the last twenty years; in fact I think there is less to fear. But who are the subversive elements against which we are going to guard ourselves, and can it be shown that an increased military force is a satisfactory way of dealing with them? Does the Minister of National Defence take the position that what he is pleased to call subversive elements "just growed" like Topsy in Uncle Tom's Cabin? Should he not take the modern view that cause and effect follow each other as a natural sequence? The modern way of dealing with unrest within a country is to try to find the causes of the unrest. If the minister would take a little time to associate himself with the people who do the work of this country he would soon find that there is reason enough for social unrest. If he would take time to read the briefs that have been presented before the textile inquiry he would acquire a better understanding of why sometimes people are driven to action which may be considered illegal, in an effort to remove their economic difficulties.

The textile commission was investigating conditions largely in the province of Quebec. Is it merely an accident that on the part of members from that province we find emphasis placed on the necessity of increasing armaments in order to preserve the country from subversive elements?-as one of those hon. members said the other evening, communist and labour troubles? For myself, after I read certain sections of the brief presented to the commissioner investigating the textile companies I came to the conclusion that if there are subversive elements at work within the province of Quebec those elements are not the communists or the labour organizations. They are the textile companies themselves. But I doubt very much if a bomber would be sent by this government to protect the workers from exploitation by those companies. I would point out also that, in our fast moving world, those who to-day are crying loudly for the putting down of subversive elements, to-morrow may find themselves to be the subversive elements. In consequence it behooves us to get busy and make an attempt to remove the conditions which generate subversive activities rather than to prepare to suppress such activities, which are more or less protests against intolerable conditions.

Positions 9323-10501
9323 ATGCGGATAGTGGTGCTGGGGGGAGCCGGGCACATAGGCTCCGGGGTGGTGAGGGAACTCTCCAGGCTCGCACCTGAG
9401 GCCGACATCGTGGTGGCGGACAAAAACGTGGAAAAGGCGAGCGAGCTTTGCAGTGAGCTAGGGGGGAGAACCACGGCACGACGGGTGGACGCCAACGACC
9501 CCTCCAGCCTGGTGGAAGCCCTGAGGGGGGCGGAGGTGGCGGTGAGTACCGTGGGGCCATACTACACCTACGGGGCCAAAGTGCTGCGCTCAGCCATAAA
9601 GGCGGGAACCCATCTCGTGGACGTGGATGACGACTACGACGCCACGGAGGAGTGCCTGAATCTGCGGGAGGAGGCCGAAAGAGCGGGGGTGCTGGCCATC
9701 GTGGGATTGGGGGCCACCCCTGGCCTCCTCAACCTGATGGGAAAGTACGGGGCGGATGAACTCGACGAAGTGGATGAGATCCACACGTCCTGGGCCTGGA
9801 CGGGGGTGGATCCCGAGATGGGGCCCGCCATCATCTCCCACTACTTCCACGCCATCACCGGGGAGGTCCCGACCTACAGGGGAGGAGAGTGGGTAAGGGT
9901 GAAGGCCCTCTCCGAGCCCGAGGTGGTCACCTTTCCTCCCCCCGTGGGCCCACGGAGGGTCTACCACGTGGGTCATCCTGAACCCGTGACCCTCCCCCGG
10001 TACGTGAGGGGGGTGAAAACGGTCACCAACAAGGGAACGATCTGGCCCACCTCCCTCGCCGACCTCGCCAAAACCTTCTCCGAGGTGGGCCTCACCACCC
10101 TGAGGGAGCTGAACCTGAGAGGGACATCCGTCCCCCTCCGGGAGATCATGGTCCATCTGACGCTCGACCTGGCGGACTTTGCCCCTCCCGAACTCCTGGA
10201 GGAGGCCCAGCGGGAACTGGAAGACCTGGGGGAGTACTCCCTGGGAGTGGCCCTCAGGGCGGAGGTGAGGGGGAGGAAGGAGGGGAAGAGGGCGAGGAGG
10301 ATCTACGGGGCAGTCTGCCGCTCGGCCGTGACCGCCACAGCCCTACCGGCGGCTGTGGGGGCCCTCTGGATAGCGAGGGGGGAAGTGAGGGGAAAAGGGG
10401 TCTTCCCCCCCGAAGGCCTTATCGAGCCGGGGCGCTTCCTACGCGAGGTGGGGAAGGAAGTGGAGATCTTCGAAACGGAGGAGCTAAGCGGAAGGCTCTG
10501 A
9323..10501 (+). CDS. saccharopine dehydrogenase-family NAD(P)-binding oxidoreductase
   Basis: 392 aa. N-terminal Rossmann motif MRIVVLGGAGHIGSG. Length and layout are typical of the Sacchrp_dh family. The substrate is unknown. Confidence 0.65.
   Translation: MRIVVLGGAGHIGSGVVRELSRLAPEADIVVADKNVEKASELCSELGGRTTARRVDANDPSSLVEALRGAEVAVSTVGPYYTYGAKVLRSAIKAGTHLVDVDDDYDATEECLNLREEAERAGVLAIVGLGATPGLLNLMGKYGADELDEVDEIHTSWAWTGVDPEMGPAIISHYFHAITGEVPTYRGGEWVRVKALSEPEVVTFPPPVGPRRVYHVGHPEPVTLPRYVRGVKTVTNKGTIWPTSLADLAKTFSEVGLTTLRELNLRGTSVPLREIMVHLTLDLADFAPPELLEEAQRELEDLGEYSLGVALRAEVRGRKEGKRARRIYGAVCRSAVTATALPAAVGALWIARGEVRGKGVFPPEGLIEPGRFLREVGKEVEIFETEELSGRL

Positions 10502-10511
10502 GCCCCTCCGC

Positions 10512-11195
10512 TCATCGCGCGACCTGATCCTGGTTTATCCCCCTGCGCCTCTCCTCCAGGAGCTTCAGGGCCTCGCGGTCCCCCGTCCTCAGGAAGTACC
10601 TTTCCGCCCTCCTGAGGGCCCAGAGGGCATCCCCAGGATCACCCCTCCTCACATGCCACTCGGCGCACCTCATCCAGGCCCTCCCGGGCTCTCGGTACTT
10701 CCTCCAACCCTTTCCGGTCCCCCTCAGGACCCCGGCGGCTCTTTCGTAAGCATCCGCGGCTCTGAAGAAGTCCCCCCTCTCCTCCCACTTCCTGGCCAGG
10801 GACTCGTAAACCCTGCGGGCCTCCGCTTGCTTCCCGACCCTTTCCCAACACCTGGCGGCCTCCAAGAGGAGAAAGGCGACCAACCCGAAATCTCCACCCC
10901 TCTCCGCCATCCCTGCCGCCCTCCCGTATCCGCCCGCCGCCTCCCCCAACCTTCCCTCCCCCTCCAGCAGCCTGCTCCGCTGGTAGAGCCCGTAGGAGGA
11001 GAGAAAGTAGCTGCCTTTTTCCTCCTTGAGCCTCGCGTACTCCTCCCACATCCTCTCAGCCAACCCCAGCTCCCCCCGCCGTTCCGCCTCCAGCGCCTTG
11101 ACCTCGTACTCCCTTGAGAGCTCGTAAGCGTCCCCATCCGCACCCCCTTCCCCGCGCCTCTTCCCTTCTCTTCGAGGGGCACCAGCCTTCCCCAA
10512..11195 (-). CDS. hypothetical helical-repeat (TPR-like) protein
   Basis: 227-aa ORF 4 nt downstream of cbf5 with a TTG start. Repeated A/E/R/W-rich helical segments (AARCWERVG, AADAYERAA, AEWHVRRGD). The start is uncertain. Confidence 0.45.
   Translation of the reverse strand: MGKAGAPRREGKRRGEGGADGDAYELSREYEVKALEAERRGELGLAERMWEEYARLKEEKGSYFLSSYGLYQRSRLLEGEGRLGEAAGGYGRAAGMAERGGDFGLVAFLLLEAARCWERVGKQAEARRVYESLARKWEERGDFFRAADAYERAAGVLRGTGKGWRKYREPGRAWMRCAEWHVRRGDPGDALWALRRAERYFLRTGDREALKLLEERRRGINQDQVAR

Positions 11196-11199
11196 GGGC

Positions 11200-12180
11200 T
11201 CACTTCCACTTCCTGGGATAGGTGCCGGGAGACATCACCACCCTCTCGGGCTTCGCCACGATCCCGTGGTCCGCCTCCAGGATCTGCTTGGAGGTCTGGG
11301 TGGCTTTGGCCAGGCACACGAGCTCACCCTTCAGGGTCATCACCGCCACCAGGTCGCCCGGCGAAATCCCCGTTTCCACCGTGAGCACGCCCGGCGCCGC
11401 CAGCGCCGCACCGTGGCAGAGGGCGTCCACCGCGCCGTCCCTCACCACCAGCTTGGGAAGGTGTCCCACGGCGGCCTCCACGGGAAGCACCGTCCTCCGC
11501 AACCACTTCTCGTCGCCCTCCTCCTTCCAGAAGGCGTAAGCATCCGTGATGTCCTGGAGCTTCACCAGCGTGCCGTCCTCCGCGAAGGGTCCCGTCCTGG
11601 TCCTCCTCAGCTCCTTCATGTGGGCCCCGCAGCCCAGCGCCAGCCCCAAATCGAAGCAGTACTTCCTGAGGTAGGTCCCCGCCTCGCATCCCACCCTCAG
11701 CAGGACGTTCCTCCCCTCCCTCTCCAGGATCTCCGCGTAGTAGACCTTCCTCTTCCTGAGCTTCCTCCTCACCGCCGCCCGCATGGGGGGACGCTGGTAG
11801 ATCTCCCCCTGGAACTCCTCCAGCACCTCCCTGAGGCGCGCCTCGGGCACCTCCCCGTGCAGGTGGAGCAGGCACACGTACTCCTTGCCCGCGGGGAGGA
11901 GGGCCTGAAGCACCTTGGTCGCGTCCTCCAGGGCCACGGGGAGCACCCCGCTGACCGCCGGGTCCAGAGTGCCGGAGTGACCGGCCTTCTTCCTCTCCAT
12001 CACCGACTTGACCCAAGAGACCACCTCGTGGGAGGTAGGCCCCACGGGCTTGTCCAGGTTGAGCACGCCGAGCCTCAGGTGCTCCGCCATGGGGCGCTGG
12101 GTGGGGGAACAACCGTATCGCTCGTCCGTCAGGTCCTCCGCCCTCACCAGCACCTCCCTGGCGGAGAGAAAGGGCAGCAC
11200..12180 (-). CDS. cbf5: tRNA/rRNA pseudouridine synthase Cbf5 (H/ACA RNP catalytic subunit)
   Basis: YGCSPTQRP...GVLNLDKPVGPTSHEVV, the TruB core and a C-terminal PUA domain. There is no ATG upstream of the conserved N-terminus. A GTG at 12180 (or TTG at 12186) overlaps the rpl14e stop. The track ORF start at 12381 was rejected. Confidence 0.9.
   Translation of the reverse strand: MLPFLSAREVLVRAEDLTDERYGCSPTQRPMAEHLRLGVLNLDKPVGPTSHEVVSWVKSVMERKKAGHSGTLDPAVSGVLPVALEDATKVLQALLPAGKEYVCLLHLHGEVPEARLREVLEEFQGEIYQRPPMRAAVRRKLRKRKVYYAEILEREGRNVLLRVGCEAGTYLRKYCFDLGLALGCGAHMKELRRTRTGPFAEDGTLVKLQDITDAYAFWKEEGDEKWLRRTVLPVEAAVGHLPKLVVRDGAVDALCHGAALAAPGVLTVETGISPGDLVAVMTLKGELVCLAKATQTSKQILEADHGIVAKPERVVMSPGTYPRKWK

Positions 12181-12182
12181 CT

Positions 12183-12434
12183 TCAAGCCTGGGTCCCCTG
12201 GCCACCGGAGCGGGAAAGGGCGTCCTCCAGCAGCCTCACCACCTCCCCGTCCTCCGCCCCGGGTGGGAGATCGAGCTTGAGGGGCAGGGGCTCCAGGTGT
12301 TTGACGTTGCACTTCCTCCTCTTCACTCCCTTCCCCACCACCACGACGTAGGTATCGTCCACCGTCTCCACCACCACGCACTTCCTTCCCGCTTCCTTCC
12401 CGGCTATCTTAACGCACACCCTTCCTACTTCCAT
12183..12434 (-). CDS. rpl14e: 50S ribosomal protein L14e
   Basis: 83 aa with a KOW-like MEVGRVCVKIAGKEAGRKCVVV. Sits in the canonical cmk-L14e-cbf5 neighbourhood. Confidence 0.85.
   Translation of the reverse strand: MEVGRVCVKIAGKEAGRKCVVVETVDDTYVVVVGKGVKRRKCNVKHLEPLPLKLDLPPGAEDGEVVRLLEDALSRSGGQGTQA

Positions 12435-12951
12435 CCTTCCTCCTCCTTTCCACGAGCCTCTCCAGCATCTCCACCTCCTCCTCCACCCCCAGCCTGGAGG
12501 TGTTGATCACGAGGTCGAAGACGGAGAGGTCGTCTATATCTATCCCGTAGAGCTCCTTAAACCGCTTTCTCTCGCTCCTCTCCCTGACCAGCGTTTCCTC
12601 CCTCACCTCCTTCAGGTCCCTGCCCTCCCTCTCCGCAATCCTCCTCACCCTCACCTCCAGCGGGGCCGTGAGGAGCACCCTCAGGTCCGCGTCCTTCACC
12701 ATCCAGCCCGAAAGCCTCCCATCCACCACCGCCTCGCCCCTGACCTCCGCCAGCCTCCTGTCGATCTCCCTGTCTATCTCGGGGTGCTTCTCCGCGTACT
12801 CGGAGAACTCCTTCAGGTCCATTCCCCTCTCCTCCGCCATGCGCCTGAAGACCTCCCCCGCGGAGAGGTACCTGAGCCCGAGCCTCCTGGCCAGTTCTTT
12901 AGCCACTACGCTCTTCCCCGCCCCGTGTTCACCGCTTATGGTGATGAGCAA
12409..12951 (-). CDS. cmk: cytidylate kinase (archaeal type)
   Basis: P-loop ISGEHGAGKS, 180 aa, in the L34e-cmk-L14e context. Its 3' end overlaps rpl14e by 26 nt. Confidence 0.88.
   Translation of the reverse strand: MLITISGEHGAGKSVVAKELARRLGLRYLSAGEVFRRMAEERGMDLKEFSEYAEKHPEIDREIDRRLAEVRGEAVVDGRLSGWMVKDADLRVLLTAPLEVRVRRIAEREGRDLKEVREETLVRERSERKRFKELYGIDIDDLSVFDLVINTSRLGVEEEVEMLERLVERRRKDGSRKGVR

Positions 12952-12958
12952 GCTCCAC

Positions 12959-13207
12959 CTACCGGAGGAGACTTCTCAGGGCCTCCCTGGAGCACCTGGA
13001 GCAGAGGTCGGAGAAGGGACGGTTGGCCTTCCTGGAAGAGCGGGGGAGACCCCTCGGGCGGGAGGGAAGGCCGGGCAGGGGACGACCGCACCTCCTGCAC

We are arming for defence. As the minister mentioned each increase in armaments, he told the house that they were for defence. The speakers on the government side of the house, when they attempted to defend the policy of the government at all, took the same line. Of course there is nothing new in that;

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National Defence-Mr. Maclnnis

all countries are arming for defence. Great Britain is arming for defence. The United States is arming for defence; Russia is arming for defence. Do not let us forget that following the discussion in the House of Commons in England yesterday with reference to their armament program, a man prominent in navy circles in the United States made the statement that in view of the increasing expenditure on arms in Great Britain the United States might also have to increase her armaments.

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February 18, 1937